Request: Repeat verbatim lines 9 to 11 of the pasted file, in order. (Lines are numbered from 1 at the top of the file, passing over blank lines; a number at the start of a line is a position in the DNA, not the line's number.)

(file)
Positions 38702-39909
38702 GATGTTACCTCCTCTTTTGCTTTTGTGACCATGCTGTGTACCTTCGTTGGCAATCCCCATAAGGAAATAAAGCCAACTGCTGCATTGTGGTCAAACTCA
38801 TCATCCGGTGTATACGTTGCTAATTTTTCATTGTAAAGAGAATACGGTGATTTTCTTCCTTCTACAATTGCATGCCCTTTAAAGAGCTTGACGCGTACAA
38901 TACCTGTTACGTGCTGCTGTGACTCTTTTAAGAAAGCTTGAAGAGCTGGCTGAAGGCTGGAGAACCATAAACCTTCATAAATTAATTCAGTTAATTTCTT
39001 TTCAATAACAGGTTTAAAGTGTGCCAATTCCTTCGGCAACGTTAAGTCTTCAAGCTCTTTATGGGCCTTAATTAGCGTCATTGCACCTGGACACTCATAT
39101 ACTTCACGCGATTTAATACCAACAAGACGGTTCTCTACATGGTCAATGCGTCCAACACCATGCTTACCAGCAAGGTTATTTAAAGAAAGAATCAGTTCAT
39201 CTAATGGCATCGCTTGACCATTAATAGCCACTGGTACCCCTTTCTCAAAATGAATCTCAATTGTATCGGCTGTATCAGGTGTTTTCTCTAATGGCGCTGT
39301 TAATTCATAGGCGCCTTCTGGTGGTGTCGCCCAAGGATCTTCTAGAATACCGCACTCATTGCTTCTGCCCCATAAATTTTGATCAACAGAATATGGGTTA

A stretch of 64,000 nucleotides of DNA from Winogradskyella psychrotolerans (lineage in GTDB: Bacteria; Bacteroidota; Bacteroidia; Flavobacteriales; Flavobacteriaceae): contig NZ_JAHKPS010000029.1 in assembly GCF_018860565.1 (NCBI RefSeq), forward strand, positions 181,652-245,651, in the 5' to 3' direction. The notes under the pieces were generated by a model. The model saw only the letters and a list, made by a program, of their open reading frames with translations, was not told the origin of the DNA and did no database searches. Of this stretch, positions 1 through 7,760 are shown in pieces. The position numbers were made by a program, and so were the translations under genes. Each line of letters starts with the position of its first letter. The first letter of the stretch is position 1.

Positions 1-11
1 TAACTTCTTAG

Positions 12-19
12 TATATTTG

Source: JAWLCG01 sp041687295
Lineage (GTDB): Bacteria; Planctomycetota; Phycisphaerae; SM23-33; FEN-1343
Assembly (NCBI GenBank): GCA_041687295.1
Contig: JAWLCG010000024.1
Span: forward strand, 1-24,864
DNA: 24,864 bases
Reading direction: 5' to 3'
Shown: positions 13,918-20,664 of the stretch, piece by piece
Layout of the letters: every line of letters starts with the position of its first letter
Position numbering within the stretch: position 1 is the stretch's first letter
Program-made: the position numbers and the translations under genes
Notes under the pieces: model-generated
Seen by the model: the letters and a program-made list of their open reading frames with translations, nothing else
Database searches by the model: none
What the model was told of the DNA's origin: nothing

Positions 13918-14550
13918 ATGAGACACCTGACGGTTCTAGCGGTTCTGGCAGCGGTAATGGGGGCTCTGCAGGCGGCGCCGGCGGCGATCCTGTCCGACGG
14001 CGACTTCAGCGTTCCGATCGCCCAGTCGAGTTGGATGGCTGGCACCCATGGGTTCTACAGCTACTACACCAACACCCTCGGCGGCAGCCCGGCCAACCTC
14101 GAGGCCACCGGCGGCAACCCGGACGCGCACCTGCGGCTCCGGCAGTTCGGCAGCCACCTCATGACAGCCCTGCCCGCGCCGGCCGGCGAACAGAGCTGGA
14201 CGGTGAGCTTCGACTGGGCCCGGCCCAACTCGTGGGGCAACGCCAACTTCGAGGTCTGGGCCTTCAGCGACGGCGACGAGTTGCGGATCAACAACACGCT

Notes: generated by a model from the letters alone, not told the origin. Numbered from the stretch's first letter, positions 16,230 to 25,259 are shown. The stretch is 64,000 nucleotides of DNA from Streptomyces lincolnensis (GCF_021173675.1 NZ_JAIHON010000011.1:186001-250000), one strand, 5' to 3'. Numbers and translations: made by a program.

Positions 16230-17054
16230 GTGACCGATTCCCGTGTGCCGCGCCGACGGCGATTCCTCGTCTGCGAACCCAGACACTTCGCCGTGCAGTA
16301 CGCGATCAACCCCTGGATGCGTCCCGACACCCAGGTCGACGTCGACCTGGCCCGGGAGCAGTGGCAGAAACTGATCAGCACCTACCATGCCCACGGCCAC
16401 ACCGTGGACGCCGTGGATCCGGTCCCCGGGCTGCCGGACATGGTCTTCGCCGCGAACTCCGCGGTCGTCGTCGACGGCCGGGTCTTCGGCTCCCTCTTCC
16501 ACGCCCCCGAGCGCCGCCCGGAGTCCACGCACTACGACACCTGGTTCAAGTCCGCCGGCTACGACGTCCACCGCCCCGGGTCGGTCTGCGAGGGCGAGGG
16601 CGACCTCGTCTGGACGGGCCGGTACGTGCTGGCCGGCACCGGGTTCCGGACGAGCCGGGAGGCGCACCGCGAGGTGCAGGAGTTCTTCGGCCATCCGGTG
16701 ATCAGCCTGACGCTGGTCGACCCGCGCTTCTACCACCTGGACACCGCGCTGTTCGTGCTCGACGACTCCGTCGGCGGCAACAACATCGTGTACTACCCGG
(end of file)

A stretch of 64,000 nucleotides of DNA from Winogradskyella psychrotolerans (lineage in GTDB: Bacteria; Bacteroidota; Bacteroidia; Flavobacteriales; Flavobacteriaceae): contig NZ_JAHKPS010000029.1 in assembly GCF_018860565.1 (NCBI RefSeq), forward strand, positions 181,652-245,651, in the 5' to 3' direction. The notes under the pieces were generated by a model. The model saw only the letters and a list, made by a program, of their open reading frames with translations, was not told the origin of the DNA and did no database searches. Of this stretch, positions 1 through 7,760 are shown in pieces. The position numbers were made by a program, and so were the translations under genes. Each line of letters starts with the position of its first letter. The first letter of the stretch is position 1.

Positions 1-11
1 TAACTTCTTAG